Scores for six at a premium

Points, especially touchdowns, could be hard to come by Friday afternoon in El Paso.

Team No. 1 ranks second in the nation in both passing yards allowed (just 1,756) – and the more telling statistic of defense's tenacity – pass efficiency defense.

Team No. 2 limited each of its final five foes to less than 200 passing yards while yielding no TD pass in November and just five after the season's third game.

Team No. 1 picked off 16 passes, batted down xxx more, and surrendered just seven touchdowns through the air to its opposition. They boast the best pass defense among active bowl teams and the nation's 16th best defense, statistically.

Team No. 2 possesses the toughest defense to score upon over the season's final four contests (two offensive touchdowns total vs. Tulsa, Utah, Army, and USC.)

Exacerbating the offensive situation for both Team No. 1 and Team No. 2: a less-than-polished quarterback with a penchant for the pick.

Rees the record-setter

Notre Dame freshman quarterback Tommy Rees played nearly 16 quarters in a lead role. He threw 10 touchdowns in that span but also misfired for eight interceptions. Add a fumble on a sack and at least a handful of other passes that fell into the "nearly-intercepted" category and Rees endured his share of untimely mistakes as the team's triggerman.

Considering Miami's athletic pass-rush and sticky coverage schemes, two still-developing aspects of the freshman's skill set could become fatal flaws on Friday afternoon.

  1. Though lauded for his quick release by head coach Brian Kelly, Rees has limited mobility (he's not a consistent read-option threat) and – as you'd expect – possesses the pocket awareness of a freshman starter. Both issues could cause stagnation for the Irish offense vs. a Miami pass rush that generated 37 sacks (6th nationally) – with limited need for the blitz.
  2. The ‘Canes employ press coverage: that is – their cornerbacks play close to receivers at the line of scrimmage, a tactic that negates quick flares, bubble screens and the quick-fire to the slot following the snap (a read/audible often called from the sideline and one favored by head coach Brian Kelly).

Rees is capable of completing passes in bunches, but he'll have to be on point for any 5-6-or 7-completion streaks in El Paso as the ‘Canes secondary is capable of closing already-tight passing windows in a hurry.

The era of errors

On the opposite sideline, the highly touted Hurricanes of 2010 were no stranger to costly mistakes:
  • 23 interceptions – the second-highest total in the nation behind lowly Buffalo.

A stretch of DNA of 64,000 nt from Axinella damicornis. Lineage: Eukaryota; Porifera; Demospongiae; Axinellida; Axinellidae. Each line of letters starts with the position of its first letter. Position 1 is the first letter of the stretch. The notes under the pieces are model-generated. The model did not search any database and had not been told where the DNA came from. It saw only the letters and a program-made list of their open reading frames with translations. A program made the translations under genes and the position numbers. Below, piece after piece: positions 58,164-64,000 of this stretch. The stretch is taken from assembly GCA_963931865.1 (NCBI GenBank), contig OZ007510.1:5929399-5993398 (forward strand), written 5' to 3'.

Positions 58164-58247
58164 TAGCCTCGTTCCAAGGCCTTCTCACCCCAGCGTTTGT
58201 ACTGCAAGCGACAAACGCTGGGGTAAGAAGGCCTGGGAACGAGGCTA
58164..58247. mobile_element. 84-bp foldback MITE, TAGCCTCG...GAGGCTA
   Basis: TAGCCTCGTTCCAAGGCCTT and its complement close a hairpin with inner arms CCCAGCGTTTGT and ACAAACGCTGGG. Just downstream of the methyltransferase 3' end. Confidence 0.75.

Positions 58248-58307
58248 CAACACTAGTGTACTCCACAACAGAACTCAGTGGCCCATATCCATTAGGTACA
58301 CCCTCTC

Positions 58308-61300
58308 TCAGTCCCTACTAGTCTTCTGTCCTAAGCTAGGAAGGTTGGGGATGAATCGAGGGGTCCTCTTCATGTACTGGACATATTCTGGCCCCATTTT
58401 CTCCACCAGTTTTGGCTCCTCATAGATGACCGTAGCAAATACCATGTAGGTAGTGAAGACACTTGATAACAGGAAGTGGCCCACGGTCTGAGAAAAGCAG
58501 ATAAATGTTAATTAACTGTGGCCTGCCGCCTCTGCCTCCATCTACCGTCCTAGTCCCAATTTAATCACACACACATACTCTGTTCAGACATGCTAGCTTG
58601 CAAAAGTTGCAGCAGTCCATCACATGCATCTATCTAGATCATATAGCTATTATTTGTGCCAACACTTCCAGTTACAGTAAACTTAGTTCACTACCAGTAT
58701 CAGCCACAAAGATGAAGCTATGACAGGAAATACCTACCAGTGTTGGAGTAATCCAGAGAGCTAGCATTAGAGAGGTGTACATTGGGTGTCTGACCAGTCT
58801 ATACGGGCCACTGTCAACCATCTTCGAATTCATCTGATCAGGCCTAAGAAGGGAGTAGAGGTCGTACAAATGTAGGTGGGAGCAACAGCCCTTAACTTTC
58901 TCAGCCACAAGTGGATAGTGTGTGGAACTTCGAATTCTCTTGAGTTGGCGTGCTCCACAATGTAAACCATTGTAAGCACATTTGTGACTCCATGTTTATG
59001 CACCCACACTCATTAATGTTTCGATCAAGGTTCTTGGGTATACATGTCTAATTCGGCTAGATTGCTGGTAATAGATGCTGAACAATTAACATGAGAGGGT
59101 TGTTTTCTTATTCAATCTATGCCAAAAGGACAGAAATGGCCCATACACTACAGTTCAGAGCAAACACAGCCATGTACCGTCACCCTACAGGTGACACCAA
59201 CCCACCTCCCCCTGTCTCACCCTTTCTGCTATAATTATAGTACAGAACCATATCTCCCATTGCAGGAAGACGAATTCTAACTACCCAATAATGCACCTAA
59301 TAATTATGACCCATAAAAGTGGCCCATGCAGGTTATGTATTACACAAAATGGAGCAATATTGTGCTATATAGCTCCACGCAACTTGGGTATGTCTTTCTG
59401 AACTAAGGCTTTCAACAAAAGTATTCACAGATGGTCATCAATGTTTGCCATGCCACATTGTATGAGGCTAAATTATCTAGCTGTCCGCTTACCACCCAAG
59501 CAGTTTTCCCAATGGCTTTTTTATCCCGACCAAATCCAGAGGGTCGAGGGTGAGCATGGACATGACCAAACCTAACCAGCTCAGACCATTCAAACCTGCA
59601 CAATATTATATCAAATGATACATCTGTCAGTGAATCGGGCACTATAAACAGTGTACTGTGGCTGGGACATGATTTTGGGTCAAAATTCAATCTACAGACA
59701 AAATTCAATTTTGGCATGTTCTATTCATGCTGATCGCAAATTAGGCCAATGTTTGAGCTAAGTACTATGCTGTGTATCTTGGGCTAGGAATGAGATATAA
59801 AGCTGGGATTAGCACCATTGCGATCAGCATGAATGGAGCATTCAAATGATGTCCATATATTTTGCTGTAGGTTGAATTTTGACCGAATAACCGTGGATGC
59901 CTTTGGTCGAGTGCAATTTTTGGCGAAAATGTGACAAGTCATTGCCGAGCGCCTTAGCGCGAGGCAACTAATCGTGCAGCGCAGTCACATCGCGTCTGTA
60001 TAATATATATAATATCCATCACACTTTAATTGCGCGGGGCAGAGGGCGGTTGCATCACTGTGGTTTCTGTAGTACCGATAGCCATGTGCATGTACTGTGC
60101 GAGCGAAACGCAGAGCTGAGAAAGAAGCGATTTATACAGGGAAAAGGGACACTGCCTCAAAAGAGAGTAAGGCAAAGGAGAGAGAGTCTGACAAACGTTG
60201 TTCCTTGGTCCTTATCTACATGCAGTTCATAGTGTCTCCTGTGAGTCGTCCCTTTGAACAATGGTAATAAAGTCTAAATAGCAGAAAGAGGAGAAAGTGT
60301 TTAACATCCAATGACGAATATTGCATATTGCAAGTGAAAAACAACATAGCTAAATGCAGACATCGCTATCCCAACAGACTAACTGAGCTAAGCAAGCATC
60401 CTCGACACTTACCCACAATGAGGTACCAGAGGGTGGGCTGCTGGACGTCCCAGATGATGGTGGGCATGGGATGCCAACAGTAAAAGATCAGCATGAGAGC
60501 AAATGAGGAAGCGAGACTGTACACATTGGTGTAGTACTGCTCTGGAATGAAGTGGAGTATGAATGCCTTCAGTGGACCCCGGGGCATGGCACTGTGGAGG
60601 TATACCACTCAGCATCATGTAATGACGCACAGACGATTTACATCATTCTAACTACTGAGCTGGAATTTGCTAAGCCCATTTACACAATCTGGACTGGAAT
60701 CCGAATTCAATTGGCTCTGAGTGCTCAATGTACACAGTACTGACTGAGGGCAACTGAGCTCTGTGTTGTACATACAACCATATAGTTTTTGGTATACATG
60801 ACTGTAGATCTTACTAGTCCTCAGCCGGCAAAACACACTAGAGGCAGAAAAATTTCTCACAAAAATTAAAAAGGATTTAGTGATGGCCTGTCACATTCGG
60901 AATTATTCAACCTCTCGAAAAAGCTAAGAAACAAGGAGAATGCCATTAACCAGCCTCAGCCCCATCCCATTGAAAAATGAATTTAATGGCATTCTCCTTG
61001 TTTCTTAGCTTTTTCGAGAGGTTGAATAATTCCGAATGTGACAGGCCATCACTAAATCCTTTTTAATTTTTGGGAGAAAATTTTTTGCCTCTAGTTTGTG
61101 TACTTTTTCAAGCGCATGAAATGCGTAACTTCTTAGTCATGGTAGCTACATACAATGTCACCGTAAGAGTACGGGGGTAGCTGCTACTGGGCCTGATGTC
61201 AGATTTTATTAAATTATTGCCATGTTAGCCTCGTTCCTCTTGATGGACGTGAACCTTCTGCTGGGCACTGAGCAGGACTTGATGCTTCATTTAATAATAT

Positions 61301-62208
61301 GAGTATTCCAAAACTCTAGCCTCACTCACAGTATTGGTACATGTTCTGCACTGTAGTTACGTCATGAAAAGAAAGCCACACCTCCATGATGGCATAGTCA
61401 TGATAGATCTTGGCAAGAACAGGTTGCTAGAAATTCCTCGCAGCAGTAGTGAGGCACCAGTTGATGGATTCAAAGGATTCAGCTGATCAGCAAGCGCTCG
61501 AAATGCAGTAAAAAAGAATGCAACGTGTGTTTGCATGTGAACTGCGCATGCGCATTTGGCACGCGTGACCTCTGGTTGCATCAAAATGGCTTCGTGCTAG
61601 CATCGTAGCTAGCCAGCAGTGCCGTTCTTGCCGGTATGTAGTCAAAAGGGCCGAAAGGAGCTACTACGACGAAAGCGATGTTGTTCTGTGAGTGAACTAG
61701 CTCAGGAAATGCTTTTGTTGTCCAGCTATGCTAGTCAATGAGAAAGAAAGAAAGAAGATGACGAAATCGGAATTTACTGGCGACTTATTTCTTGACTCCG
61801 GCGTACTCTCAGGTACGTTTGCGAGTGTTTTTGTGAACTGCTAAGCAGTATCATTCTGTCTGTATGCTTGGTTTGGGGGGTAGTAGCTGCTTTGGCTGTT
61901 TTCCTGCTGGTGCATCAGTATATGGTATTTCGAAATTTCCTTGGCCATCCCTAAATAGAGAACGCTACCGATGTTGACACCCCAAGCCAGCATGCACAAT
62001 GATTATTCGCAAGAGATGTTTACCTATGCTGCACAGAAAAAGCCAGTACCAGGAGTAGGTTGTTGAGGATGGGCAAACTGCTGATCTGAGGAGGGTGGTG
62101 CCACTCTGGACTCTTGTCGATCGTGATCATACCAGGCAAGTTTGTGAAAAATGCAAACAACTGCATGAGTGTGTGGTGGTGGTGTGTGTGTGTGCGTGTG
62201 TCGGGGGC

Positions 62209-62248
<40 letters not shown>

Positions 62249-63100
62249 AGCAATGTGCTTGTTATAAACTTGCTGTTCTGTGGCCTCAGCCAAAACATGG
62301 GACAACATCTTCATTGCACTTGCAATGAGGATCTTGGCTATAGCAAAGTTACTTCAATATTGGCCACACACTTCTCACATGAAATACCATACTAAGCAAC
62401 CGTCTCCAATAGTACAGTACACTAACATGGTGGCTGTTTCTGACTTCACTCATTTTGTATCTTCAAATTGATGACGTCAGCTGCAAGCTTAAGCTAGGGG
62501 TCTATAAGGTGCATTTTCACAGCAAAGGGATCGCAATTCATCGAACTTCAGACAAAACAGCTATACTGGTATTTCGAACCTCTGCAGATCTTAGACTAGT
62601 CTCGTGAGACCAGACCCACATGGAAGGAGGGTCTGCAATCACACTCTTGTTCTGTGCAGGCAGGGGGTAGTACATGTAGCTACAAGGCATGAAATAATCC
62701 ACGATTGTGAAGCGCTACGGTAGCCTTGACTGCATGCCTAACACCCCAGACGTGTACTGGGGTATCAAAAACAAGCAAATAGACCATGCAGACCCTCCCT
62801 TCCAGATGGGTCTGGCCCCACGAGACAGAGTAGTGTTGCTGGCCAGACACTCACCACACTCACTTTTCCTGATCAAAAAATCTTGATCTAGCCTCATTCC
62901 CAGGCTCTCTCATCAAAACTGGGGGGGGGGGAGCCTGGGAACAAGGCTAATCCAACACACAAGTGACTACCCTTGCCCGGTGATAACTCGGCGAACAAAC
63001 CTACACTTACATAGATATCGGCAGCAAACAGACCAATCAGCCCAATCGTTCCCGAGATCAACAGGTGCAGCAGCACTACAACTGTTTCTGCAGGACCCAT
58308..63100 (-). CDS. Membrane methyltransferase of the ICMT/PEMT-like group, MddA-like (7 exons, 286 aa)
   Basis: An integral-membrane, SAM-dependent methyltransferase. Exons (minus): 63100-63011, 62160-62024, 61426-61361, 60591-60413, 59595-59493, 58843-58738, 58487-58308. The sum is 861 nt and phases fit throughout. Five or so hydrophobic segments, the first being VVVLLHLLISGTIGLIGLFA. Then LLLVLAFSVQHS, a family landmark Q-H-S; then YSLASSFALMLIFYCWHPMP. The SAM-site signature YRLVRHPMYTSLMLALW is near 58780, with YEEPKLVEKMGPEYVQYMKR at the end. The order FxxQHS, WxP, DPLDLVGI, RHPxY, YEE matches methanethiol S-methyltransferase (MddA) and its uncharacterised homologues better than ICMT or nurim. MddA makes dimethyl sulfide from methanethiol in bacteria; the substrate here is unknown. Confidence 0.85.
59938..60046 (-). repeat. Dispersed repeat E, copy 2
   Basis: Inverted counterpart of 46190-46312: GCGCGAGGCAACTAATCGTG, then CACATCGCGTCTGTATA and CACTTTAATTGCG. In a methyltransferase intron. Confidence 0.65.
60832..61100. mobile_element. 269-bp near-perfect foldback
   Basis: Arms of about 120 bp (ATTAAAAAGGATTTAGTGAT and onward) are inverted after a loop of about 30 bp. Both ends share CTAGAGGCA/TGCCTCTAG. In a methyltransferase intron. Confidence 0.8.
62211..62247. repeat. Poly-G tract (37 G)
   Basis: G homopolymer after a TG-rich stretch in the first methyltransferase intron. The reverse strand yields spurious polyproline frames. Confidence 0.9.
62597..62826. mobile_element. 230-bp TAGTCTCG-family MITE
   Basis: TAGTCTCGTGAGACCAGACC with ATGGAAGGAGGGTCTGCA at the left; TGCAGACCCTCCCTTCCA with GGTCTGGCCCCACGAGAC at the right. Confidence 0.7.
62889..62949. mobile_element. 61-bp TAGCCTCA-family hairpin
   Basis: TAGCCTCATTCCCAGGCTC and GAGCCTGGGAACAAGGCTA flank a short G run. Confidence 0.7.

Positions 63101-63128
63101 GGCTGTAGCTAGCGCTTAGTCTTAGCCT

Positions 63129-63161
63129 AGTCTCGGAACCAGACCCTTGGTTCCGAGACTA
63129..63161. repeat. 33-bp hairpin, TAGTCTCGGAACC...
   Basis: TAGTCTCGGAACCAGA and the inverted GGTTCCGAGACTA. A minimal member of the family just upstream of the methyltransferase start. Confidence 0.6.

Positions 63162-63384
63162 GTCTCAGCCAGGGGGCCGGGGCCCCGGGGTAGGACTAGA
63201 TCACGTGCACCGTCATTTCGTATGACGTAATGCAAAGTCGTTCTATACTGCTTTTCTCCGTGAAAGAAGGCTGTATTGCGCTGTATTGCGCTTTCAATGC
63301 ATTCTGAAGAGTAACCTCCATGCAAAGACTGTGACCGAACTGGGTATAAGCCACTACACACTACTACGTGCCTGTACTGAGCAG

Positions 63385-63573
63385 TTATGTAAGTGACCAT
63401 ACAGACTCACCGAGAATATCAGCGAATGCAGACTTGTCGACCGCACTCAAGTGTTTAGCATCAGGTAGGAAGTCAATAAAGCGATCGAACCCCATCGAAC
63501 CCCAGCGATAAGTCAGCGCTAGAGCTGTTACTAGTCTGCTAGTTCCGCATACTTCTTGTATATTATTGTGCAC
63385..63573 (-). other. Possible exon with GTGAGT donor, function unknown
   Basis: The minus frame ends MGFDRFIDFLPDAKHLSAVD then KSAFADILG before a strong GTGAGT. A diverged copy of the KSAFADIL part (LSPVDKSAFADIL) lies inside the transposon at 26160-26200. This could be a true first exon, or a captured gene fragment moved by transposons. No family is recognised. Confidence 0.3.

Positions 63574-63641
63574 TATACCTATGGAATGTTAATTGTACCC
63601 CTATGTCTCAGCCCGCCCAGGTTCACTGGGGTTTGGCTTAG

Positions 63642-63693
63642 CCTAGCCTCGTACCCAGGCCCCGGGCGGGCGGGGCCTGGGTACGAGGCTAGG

• 32 turnovers – fewer than just three teams in major college football
  • Equal opportunity offenders: Backup QB Stephen Morris threw eight picks in limited action (120 passes). Starter Jacory Harris another 12 in eight games. Harris misfired to the opponent on 17occasions last season.

Miami can run (190+ yards per game with three regulars averaging better than 4.8 per carry) and can beat a defense with three talented wideouts (143 receptions from the trio). But it also shoots itself in the foot with the aforementioned turnovers and a 97th place finish in offensive pass efficiency. Numbers that will complicate any team's quest for extended scoring drives.

Intermittently potent and disjointed, the Irish offense managed just eight rushing touchdowns over its 41 trips inside the opponents' red zone (17 passing). Two of Rees' eight picks occurred inside the opponents' goal. Four others gave the opponent excellent field position before the Irish defense rose to the occasion with a four-point defensive stop, forcing a field goal on three separate occasions (vs. USC).

Both offenses are capable of turning a sure six points into the consolation prize of the field goal; both defenses capable of shutting down the opposing offense for extended stretches.

Fans craving free-wheeling football should look elsewhere (or check back in a calendar year or two).

Out of outliers?

The Hurricanes gave up 19 points per game over the course of the season, holding Pittsburgh to a field goal and North Carolina and Georgia Tech to one touchdown apiece.

Notre Dame yielded 25 per Saturday, but surrendered only one offensive touchdown in five contests (Purdue, Stanford, BC, Tulsa, and USC) and just two in two others (Pittsburgh and Western Michigan) while keeping both Utah and Army from pay dirt for the entire contest.

Only early season foes Michigan (4) and Michigan State (4), and recent foil Navy (5) bettered the Irish defense over the course of the season.

Both teams flashed moments of offensive brilliance in 2010. Both teams possess top tier playmakers and offenses that feature fast, cat-quick, and in some cases, fully developed, experienced football players.

There just happen to be more of both on the other side of the ball.


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